Strawberry angular leaf spot


Have you seen Strawberry angular leaf spot?

Be on the lookout and report it.

Under Queensland legislation if you suspect the presence of Strawberry angular leaf spot, you must report it to Biosecurity Queensland on 13 25 23 or contact the Exotic Plant Pest Hotline on 1800 084 881.

Early detection and reporting are key elements in controlling Strawberry angular leaf spot.

Strawberry angular leaf spot is a disease of strawberries. It is not currently present in Australia.

The disease poses a significant threat to strawberry production. Angular leaf spot disease primarily destroys the leaves of strawberry plants and can occasionally affect the plant's flowers. Fruit is not affected but performance and yield capacity of an infected strawberry crop can be significantly reduced.


Strawberry leaf spot is caused by the bacterium Xanthomonas fragariae.

The bacterium does not affect human health.

Other names

  • Leaf blight of strawberry
  • Vascular collapse of strawberry



  • Symptoms can vary depending on the plant variety, weather conditions, and time of year.
  • The first spots usually develop on the lower leaf surface. They are small angular, water-soaked and translucent. Daylight can usually be seen through them.
  • As the disease progresses, the spots turn reddish brown (1–4mm across) and are visible on both leaf surfaces.
  • Spots close together can join to form large areas of dead leaf tissue, giving plant blotchy appearance.
  • Dead leaf tissue in the spots can tear and fall out.
  • The fruit cap or calyx can develop a brown or blackened appearance.
  • If left unchecked, tissue damage may become severe causing defoliation and killing the plant.

Plant stage and plant parts affected

The disease affects above-ground plant parts excluding fruit.

May be confused with

There are several other pathogens that cause leaf spots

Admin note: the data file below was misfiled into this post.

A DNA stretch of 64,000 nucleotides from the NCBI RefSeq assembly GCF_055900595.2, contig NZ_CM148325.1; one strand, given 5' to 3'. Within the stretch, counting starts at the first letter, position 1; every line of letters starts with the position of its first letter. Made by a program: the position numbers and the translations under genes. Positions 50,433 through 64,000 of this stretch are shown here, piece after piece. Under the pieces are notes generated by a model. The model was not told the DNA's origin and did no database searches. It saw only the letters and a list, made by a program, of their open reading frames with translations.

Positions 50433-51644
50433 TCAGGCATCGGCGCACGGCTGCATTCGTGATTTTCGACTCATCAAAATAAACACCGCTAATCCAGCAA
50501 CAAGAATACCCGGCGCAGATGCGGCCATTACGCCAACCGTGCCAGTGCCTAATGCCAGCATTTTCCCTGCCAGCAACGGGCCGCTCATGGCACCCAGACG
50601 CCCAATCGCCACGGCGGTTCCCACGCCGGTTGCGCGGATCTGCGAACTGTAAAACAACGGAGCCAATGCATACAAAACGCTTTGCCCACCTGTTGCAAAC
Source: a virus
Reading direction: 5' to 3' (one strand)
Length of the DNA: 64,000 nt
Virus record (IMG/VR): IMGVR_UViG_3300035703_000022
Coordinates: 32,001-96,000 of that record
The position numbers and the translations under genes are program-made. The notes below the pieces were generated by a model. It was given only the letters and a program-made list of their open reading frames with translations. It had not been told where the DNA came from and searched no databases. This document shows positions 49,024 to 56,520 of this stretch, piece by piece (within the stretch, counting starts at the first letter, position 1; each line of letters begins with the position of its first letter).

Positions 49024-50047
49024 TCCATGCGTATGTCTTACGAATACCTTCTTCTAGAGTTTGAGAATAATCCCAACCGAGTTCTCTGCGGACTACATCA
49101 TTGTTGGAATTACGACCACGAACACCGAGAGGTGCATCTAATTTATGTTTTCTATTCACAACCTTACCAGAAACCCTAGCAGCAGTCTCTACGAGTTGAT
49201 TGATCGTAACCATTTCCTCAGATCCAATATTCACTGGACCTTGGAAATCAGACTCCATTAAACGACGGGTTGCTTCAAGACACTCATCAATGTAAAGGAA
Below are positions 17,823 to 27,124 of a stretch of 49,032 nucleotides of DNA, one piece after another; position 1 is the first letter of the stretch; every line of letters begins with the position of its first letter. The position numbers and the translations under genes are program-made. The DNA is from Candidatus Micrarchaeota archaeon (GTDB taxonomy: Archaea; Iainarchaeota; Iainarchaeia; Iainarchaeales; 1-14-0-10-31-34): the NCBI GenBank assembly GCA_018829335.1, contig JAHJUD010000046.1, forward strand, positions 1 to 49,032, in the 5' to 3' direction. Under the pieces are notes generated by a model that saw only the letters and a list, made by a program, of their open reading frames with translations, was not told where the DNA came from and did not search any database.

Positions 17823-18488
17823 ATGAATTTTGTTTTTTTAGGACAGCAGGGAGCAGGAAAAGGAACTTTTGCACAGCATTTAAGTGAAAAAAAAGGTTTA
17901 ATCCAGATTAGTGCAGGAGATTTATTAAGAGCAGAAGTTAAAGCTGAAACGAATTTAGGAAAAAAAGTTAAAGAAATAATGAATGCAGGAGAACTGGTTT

Strawberry angular leaf spot is distinctive as the leafspots are angular in shape, and when the spots are in the translucent stage and held up to the light, the light can shine through them.


Strawberry angular leaf spot is found in many overseas countries that produce strawberries, though the distribution of the disease in those countries may be limited.

Australia has successfully eradicated this disease each time it has been detected.

Australia is currently free of strawberry angular leaf spot.


  • Strawberries.
  • Disease susceptibility varies depending on the cultivar.

Life cycle

  • Initial infection in a new area is usually caused by the introduction of infected plant material.
  • The bacterium can survive for long periods in infected plant debris in the soil which can become another source of the bacterium.
  • In favourable conditions, the bacterium infects young leaves of a new crop.
  • Under moist, humid conditions, the leaf spots exude a milky, bacterial ooze.
  • The bacteria are easily spread by splashing water from rain or overhead irrigation, as well as by harvesting operations.
  • The disease is favoured by prolonged leaf wetness caused by frequent rain, overhead irrigation, or heavy dews.


Strawberries are an important crop in Queensland. Approximately 150 growers are involved in the industry, and farms range in size from 5,000 to 5 million plants. The industry is worth about $130 million to the Queensland economy.

Strawberry angular leaf spot presents a significant risk to Queensland strawberry industry. The disease is difficult to control, and while the disease doesn't directly infect fruit, it causes stress to the plant and reduces fruit quality that downgrades market value. Infected nursery plants may be subject to quarantine.

If the disease were to be found in Queensland, home growers of strawberries could also be affected.

How it is spread

The disease readily spreads long distances with the movement of infected nursery plants (e.g. strawberry runners or potted plants) or other infected plant material such as debris.

Localised spread of the bacterium within a field is caused by water splash (rain of irrigation) and wind currents.

Monitoring and action

Regularly check your strawberries for angular leaf spots.

Look for translucent leaf spots that the light can shine through if you hold the leaf up to the light.

Advance symptoms include reddish brown leaf spots, blotchy leaf spots that tear and fall out giving leaves a tattered appearance and brown or black coloured calyxes on fruit.

Report suspected strawberry angular leaf spot to Biosecurity Queensland immediately on 13 25 23 or contact the Exotic Plant Pest Hotline on 1800 084 881.

Legal requirements

Strawberry angular leaf spot is prohibited matter under the Biosecurity Act 2014.

Report suspected strawberry angular leaf spot to Biosecurity Queensland immediately on 13 25 23 or contact the Exotic Plant Pest Hotline on 1800 084 881.

If you think you have found the disease, you must take all reasonable and practical steps under your control to minimise any associated risks. This is called a general biosecurity obligation (GBO).